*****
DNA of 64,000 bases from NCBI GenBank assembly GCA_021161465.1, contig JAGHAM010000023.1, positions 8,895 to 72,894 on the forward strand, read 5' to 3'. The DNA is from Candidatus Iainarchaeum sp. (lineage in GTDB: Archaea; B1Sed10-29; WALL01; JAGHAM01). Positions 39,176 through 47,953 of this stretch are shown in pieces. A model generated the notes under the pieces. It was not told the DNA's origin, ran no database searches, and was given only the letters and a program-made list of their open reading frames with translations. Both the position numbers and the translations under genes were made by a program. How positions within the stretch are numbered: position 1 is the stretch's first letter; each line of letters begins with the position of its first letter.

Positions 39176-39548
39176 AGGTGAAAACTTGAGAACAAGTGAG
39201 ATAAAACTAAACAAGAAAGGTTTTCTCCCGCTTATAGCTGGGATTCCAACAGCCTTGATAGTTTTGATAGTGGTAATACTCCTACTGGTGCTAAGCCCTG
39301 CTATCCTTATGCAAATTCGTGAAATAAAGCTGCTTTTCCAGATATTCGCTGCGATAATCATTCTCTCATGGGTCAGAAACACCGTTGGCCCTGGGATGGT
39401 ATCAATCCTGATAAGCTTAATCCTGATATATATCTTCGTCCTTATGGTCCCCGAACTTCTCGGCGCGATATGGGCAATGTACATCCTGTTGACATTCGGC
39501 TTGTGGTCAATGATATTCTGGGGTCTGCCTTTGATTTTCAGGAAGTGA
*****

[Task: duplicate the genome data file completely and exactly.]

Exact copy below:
DNA of 64,000 bases from NCBI GenBank assembly GCA_021161465.1, contig JAGHAM010000023.1, positions 8,895 to 72,894 on the forward strand, read 5' to 3'. The DNA is from Candidatus Iainarchaeum sp. (lineage in GTDB: Archaea; B1Sed10-29; WALL01; JAGHAM01). Positions 39,176 through 47,953 of this stretch are shown in pieces. A model generated the notes under the pieces. It was not told the DNA's origin, ran no database searches, and was given only the letters and a program-made list of their open reading frames with translations. Both the position numbers and the translations under genes were made by a program. How positions within the stretch are numbered: position 1 is the stretch's first letter; each line of letters begins with the position of its first letter.

Positions 39176-39548
39176 AGGTGAAAACTTGAGAACAAGTGAG
39201 ATAAAACTAAACAAGAAAGGTTTTCTCCCGCTTATAGCTGGGATTCCAACAGCCTTGATAGTTTTGATAGTGGTAATACTCCTACTGGTGCTAAGCCCTG
39301 CTATCCTTATGCAAATTCGTGAAATAAAGCTGCTTTTCCAGATATTCGCTGCGATAATCATTCTCTCATGGGTCAGAAACACCGTTGGCCCTGGGATGGT
39401 ATCAATCCTGATAAGCTTAATCCTGATATATATCTTCGTCCTTATGGTCCCCGAACTTCTCGGCGCGATATGGGCAATGTACATCCTGTTGACATTCGGC
39501 TTGTGGTCAATGATATTCTGGGGTCTGCCTTTGATTTTCAGGAAGTGA